Journal logo

Me, Myself, Undisguised

Exploring the Psyche

By Christian LeePublished 2 years ago 3 min read
Me, Myself, Undisguised
Photo by 愚木混株 cdd20 on Unsplash

As is often with me, I find myself not directly answering a prompt, as if I was intimidated by it. I go on rants, or go off course, somehow finding my way to an answer. It reminds me of William Zinsser’s statement about writing in On Writing Well (a book I think every writer should read more than once): “All writing is ultimately a question of solving a problem.”

The prompt I tried to answer is from the Nov/Dec 2022 Poets & Writers magazine, vol. 50, issue 6. Here it is:

Write a poem that reflects how your everyday language becomes the medium for your poetry. Do you see a link between how you use language to communicate in your daily life and how you use it to communicate in a poem?

Here was my response:

For any poet, there is obviously a link between their speech and how they speak through their poetry. This is something I passively think about when speaking. However, I actively think of it when writing.

Recently, I experienced a mental breakthrough. I don’t all know how I got there, but feel more in control of the tension between poetry and prose. Friedrich Nietzsche spoke of this briefly in The Gay Science, a book that speaks and dances in wisdom.

After a decade of off-and-on writing, immense reading, contemplating and executing ideas, analyzing and dissecting some of my favorite inspirations’ work of art, I have learned the distinct discipline of getting to the point and being flowery with language.

I can’t tell whether I love poetry or prose more, but I know that I love words, that I could do with them as numbers in mathematics. This may sound like betrayal of my “indecision”, but I think poetry, in the act of composition, is more likened to the game of sum, difference, product, quotient.

So why poetry? To be clear, it isn’t a victor over or above prose. The two genres are simply mediums accessible to anyone engaged in the act of writing. That could go from copywriting to writing a letter, from composing a poem to writing a grant, screenwriting to sending an email, etc. And in the not so rare yet not so common case in which they fuse together, how is that beauty to be defined?

This hybrid form, if any writer dares to wield it, takes time. As long as I have written and read poetry and prose, I still don’t have it down. This control of the tension between the two reminds me of jazz, one of my favorite art forms. When a jazz musician performs a solo they must maintain a balance between the mental and the physical. I should know; it took me more than a decade to get there. In addition to this balance, the musician must keep the form intact, the audience should feel like the theme is being supported and enhanced, while the former shows eccentricity and clarity.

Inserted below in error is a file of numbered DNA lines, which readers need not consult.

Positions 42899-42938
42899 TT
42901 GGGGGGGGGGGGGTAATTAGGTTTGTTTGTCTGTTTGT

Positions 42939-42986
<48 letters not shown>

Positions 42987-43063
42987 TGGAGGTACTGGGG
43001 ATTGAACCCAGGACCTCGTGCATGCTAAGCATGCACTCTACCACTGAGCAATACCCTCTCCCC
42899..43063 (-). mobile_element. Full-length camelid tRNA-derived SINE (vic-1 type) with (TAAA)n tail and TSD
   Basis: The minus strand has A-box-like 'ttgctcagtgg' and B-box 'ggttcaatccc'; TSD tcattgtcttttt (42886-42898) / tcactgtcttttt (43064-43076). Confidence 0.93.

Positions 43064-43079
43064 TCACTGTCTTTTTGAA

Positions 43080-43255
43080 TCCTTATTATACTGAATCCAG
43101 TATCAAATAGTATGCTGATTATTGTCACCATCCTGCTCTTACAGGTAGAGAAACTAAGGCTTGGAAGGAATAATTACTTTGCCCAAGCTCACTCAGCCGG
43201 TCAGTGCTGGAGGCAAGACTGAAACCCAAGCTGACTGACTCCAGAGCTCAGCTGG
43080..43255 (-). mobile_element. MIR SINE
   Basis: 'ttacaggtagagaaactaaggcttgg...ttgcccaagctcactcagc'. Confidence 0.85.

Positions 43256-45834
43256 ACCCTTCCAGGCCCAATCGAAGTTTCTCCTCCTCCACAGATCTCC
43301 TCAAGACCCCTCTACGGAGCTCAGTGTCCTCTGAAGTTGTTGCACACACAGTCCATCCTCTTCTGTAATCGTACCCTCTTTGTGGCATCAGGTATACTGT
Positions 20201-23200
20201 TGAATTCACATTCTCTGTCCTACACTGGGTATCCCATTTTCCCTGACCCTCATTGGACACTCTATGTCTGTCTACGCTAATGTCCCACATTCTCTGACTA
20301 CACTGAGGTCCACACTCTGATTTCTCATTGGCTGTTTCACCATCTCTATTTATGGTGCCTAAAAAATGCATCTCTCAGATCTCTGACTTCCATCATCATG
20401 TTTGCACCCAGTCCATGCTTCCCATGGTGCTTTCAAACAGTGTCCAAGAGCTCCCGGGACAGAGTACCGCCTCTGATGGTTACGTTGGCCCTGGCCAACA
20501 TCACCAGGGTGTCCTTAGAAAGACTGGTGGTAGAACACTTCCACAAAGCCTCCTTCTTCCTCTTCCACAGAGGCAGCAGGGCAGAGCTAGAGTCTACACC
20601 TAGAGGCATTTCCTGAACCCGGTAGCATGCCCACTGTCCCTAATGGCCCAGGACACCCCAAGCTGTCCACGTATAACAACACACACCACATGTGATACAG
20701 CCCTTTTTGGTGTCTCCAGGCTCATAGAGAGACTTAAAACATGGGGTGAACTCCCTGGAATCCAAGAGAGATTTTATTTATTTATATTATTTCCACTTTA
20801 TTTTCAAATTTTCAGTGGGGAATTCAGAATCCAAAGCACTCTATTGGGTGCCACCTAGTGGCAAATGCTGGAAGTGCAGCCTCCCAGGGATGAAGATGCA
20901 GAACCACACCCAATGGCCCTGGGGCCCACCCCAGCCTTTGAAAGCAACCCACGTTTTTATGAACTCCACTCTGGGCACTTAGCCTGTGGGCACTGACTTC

Writing, for me, is a responsibility, but a fun one, even when I’m editing. But I find it harder to to do than learning an instrument. When I think about how I speak to people everyday, I realize how sensitive I am to every word I speak–slang and proper. It isn’t just words that matter to me. Many elements surround and shape the choice and flow of what we have to say.

In music, sounds seem easier to work with, so long as one possesses the ability to distinguish one note from another. Words, however, not only have an element of music about them e.g., rhythm. They mean something.

The power of definition invites many a turn, in imagination and by interpretation. In poetry, there are many ways a poem can sound, make an appearance, and mesmerize the reader. If you never read E.E. Cummings, check out this poem.

This is why I think prose preys on poetic elements. Poetry’s use of rhythm, diction, metaphor, and the evermore dictum “Show, don’t tell.” incites and inspires the former to be more playful; a skip and a hop.

This isn’t to say poetry can’t be grave and serious. I’m new to reading contemporary poetry, but anyone not familiar with modern poetry, and interested to tap into its waters, would be in for an grim ride. W.B. Yeats, for example, feels like the most somber air I have absorbed.

As for the prompt and the question: I have yet to write a poem about it, but I do see a link between how I communicate daily and how I speak through a poem. Here's a poem on what I perceived as, thought was, perhaps was, or could have

Thanks for reading. I hope we meet again. Perhaps in one of your Vocal stories! And let me know what you think of this writing. :)

P.S. Here’s a link to my IG profile presenting my music engagements.


About the Creator

Christian Lee

My nom de plume is Lee Arachnid; think: spider-poet. Here you will find non-fiction and poetry. I interweave elements of nature and my personal experience into uniquely crafted stories. I love idleness, Felidae, literature, and soundscapes.

Enjoyed the story?
Support the Creator.

Subscribe for free to receive all their stories in your feed. You could also pledge your support or give them a one-off tip, letting them know you appreciate their work.

Subscribe For FreePledge Your Support

Reader insights

Be the first to share your insights about this piece.

How does it work?

Add your insights


There are no comments for this story

Be the first to respond and start the conversation.

    Christian LeeWritten by Christian Lee

    Find us on social media

    Miscellaneous links

    • Explore
    • Contact
    • Privacy Policy
    • Terms of Use
    • Support

    © 2024 Creatd, Inc. All Rights Reserved.